As part of Blacks Fasteners commitment to New Zealand's natural heritage we are proud to support a major conservation project currently being undertaken in the Marlborough Sounds. In conjunction with the Department of Conservation, Blacks Fasteners are supporting the relocation of the endangered Yellowhead (Mohua) New Zealand native bird species onto the unique predator-free sanctuary of Blumine Island.
The island is open to the public and easily accessed with a short boat trip from Picton. It is already popular as a visitor destination and has historical interest as a former World War Two military base with gun emplacements and other installations from that time, popular attractions for visitors.
A major part of the Department of Conservation's efforts on the island is the construction of the Oruawairua Track running between Home Bay and the historic gun emplacement.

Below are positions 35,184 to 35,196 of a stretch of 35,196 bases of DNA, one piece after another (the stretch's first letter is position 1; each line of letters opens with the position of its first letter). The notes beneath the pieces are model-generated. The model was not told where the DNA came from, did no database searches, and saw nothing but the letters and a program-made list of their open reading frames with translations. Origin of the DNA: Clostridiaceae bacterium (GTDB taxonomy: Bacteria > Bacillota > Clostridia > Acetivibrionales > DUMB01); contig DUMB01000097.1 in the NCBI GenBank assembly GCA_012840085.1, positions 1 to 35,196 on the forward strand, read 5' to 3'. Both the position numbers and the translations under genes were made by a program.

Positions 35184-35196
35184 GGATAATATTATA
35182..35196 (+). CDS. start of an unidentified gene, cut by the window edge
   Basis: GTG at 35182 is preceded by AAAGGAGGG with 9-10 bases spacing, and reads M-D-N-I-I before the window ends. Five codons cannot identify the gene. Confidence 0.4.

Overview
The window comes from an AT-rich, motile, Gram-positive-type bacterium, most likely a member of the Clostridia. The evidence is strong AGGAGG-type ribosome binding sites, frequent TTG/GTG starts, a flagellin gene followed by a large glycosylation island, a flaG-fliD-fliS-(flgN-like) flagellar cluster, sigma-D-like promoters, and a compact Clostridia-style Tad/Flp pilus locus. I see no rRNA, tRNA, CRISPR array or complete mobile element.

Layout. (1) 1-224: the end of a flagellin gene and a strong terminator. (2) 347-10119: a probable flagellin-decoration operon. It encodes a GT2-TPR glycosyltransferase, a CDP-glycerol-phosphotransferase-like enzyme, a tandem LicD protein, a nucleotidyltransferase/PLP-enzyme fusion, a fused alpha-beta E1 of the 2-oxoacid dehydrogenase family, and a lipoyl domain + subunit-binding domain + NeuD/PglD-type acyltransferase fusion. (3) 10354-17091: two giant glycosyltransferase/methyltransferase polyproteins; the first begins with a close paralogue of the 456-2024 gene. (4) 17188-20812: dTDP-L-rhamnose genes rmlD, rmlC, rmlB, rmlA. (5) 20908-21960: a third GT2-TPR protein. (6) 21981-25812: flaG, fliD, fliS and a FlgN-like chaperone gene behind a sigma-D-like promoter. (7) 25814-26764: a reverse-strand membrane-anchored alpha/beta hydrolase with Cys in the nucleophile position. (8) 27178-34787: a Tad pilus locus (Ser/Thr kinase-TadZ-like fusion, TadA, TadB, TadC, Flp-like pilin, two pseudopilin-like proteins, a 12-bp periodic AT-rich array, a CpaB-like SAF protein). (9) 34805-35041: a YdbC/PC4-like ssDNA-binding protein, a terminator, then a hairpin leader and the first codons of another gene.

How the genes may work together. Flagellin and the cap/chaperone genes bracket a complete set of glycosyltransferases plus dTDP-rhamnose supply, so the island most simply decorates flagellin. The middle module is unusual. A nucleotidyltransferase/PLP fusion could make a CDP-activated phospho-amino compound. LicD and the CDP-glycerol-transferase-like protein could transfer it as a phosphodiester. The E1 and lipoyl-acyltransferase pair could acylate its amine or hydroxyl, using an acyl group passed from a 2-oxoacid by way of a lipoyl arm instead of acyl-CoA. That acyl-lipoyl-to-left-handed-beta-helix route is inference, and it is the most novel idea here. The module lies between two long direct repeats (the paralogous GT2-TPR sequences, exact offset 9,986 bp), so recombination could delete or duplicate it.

Oruawairua is the Maori name for Blumine Island and can be loosely translated as the coinciding or meeting of spirits. It has been suggested that the name comes from the meeting of the waters between Patten Passage which is between the island and Arapawa, and the main water flow of Queen Charlotte Sound. The last part of the track near the Home Bay campsite also crosses a stream near where two streams converge, as well as the track being the link between the campsite and the main historic sites on the island.
Work on the track is progressing very well, thanks to the efforts of the central track crew of Gus Johnston (supervisor) and Doug Booth (digger operator) along with a number of other DOC staff who have helped out for days or a week at a time when extra pairs of hands have been needed.
You can follow the progress on the construction of the track and other developments at Blumine Island on this page of our website.
Blacks Fasteners are proud to be a part of this important project. We encourage our business partners and suppliers to join with us and support our on-going conservation efforts to protect and preserve New Zealand's natural heritage.